U.S. jobs, service sector data suggest Fed could taper soon
WASHINGTON/NEW YORK (Reuters) - Solid U.S. jobs and service sector data on Thursday bolstered views the Federal Reserve could start slowing its bond-buying program as soon as this month, but plunging orders for factory goods highlighted uncertainty around the economic outlook.
The pace of growth in the U.S. services sector accelerated in August to its fastest pace in almost eight years, an industry report showed on Thursday.
The Institute for Supply Management (ISM) said its services index rose to 58.6, its highest since December 2005, from 56 in July. The reading handily topped economists' consensus expectations for 55 and beat the high end of forecasts.
"Services represent approximately 85 percent of the economy, so the continued expansion of the sector is critical for the continuation of the overall economy recovery," wrote Thomas Simons, a money market economist at Jefferies & Co in New York, in a note to clients.
In addition, U.S. private employers added 176,000 jobs in August, and new jobless claims last week fell to a near five-year low.
The data could help convince the Fed that the world's biggest economy is ready to stand on its own, able to withstand a pullback by policymakers on $85 billion per month in buying of Treasuries and mortgage-backed securities.
Yields on U.S. Treasuries jumped to 25-month highs backed views about slower Fed buying. Stocks were on track for a third straight day of gains and the dollar notched multi-week peaks against the yen and the euro, fueled by the U.S. economic data.
Nevertheless, new orders for U.S. factory goods dropped in July by the most in four months, a worrisome sign for economic growth in the third quarter.
The Commerce Department said new orders for manufactured goods dropped 2.4 percent. Analysts polled by Reuters had expected an even sharper decline.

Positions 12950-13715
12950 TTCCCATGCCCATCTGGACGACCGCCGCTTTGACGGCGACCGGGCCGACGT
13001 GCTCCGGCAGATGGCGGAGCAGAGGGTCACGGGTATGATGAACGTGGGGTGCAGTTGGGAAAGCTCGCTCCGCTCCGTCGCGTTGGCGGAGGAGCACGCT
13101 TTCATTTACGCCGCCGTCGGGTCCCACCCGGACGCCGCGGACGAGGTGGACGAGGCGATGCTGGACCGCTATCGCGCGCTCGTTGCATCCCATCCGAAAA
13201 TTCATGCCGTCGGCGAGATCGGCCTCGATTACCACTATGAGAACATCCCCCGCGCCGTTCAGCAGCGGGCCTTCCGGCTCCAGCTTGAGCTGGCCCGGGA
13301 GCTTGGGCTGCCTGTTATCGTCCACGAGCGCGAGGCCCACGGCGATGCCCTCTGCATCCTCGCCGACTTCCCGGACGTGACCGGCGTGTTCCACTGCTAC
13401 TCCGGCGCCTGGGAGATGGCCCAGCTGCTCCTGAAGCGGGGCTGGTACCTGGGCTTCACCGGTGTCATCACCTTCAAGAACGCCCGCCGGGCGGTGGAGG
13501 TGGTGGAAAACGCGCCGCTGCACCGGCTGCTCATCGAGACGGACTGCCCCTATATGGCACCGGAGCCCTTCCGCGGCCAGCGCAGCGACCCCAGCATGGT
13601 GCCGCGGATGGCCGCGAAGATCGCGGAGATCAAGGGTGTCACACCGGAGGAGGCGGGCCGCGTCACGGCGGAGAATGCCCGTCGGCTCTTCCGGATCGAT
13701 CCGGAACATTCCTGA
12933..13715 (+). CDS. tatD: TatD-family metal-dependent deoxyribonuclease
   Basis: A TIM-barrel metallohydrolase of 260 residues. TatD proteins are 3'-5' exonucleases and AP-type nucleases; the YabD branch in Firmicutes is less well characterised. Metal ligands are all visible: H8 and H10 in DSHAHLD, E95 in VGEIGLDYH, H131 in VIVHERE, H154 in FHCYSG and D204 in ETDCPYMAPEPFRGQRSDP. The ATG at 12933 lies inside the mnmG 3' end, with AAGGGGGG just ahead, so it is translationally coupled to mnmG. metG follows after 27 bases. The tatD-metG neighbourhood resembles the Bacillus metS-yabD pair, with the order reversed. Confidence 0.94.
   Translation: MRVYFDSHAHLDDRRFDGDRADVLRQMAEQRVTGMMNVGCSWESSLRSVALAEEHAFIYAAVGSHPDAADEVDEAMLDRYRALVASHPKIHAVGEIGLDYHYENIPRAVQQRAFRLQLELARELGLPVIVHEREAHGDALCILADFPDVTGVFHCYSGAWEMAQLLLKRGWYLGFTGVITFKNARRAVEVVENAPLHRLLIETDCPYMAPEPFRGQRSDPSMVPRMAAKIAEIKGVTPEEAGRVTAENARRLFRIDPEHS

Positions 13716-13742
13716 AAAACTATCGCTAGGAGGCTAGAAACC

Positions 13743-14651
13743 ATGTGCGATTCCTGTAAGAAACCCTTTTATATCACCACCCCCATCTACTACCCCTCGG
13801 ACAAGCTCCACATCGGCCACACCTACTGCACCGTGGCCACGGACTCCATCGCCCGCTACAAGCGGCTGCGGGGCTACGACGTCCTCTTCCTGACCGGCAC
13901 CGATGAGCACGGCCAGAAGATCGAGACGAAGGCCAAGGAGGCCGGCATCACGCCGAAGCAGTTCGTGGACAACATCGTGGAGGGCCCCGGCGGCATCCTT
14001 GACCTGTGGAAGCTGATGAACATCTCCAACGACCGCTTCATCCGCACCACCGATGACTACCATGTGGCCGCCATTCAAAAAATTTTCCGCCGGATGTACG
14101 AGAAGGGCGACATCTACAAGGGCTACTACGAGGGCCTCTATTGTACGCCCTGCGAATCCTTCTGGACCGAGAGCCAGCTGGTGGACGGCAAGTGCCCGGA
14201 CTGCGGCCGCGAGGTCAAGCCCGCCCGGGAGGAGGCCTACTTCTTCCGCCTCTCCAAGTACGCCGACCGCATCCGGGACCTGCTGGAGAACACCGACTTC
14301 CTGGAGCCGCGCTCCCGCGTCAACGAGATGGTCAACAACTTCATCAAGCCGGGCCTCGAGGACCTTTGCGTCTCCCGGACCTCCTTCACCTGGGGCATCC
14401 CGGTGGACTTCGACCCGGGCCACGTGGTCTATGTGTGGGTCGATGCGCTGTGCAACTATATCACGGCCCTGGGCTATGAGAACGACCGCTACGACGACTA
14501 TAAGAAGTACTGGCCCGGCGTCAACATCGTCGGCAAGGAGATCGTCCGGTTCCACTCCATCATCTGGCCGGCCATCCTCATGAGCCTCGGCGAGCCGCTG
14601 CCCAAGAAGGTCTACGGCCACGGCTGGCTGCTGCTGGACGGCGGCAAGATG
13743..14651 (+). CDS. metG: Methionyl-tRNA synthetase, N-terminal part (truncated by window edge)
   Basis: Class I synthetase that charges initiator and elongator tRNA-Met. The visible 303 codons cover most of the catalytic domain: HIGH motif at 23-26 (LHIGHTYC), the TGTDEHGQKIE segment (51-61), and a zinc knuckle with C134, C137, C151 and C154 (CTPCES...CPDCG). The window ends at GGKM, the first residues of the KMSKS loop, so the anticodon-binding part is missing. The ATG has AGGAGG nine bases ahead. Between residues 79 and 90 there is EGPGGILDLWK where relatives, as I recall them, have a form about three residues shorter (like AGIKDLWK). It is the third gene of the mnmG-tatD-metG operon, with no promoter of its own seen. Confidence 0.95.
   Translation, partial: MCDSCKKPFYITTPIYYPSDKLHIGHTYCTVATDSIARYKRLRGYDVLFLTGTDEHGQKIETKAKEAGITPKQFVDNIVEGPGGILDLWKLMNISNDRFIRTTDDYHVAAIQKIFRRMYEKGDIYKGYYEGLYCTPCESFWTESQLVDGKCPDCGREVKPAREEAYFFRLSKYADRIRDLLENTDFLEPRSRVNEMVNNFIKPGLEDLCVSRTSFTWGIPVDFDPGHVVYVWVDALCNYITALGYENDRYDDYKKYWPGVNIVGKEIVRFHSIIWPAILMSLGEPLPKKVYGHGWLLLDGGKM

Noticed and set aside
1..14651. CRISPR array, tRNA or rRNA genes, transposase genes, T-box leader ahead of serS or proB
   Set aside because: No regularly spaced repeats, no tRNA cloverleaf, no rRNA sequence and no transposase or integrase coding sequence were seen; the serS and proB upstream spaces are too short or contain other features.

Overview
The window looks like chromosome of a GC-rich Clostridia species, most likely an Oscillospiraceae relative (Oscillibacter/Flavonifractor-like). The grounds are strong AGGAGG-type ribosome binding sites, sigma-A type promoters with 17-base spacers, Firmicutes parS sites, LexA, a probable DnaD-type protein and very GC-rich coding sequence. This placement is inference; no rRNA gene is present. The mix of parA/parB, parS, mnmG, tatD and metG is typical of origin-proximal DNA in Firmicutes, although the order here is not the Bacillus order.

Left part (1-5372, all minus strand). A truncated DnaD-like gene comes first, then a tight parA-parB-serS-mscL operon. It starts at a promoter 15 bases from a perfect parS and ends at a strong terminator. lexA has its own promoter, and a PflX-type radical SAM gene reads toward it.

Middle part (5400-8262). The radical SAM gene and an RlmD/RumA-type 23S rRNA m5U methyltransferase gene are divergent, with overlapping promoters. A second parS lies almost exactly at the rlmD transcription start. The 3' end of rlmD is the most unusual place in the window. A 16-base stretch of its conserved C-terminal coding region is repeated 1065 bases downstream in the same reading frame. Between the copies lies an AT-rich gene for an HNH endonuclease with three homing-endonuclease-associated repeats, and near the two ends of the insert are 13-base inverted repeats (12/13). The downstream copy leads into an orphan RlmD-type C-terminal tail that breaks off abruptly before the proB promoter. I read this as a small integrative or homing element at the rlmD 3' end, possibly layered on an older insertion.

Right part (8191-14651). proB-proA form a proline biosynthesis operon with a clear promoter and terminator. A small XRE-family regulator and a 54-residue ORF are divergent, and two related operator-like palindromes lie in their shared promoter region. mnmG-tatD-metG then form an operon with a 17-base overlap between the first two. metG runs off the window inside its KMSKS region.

While the U.S. economy has generally gathered momentum in recent months, the recovery has been uneven, with occasionally mixed data clouding the outlook for Fed policy.
The number of planned layoffs at U.S. firms surged in August to their highest in half a year, consultants Challenger, Gray & Christmas, Inc said.
Still, data suggest the labor market - key for Fed decisions - is seeing a slow but steady comeback.
The 176,000 private jobs in the August report from payrolls processor Automatic Data Processing and Moody's Analytics came in just below the 180,000 expected in a Reuters poll, although analysts said the report was good enough to keep Fed tapering views on track.
"(It's) enough to reinforce expectations that the Fed will begin to taper its asset purchases," said Paul Ashworth, an economist at Capital Economics in Toronto.
JOBS HOLDING UP
Separately, the Labor Department said the number of Americans filing new claims for jobless benefits fell 9,000 last week to 323,000, below the 330,000 expected in a Reuters poll.
The four-week moving average for new claims fell to its lowest level since October 2007, before the 2007-09 recession began. This measure, which is closely followed because it irons out week-to-week volatility, dipped 3,000 to 328,500.
All told, the U.S. jobs market has held up better than expected in the face of healthcare reform and government spending cuts, Moody's Analytics' chief economist Mark Zandi said in a conference call after the ADP report.
The data come one day before the U.S. government's report on August non-farm payrolls, which investors will scour in hopes of divining the future direction of the Fed's massive asset-buying program.
The Fed is now weighing when to pull back on its so-called quantitative easing program. Views it could slow its buying as soon as its September 17-18 meeting have sent Treasury yields soaring more than 100 basis points in recent months.
Policymakers say their decisions will depend on data showing the health of the world's biggest economy. The Fed wants to see the jobless rate closer to 6.5 percent from 7.4 percent currently.
Economists in a Reuters poll, however, see the August unemployment rate remaining flat and stagnant prices could also worry the Fed.
A separate Labor Department report showed U.S. labor costs were flat in the second quarter, a sign of minimal inflationary pressures, which could fan concerns inflation is too low.
At the same time, the report showed productivity rose 2.3 percent during the period, which was a bigger gain than expected and gave a more hopeful sign for the outlook for wages.
Over the last year, inflation has been well below the U.S. Federal Reserve's 2 percent target, which has led some analysts to expect the Fed could hold back on winding down its bond buys.
Extremely low inflation is scary because it raises the risk an economic shock - say, a meltdown in Europe or in emerging markets - could tip the economy into a downward spiral of falling prices and wages known as deflation.
(Reporting by Luciana Lopez in New York and Jason Lange in Washington; Editing by Krista Hughes)
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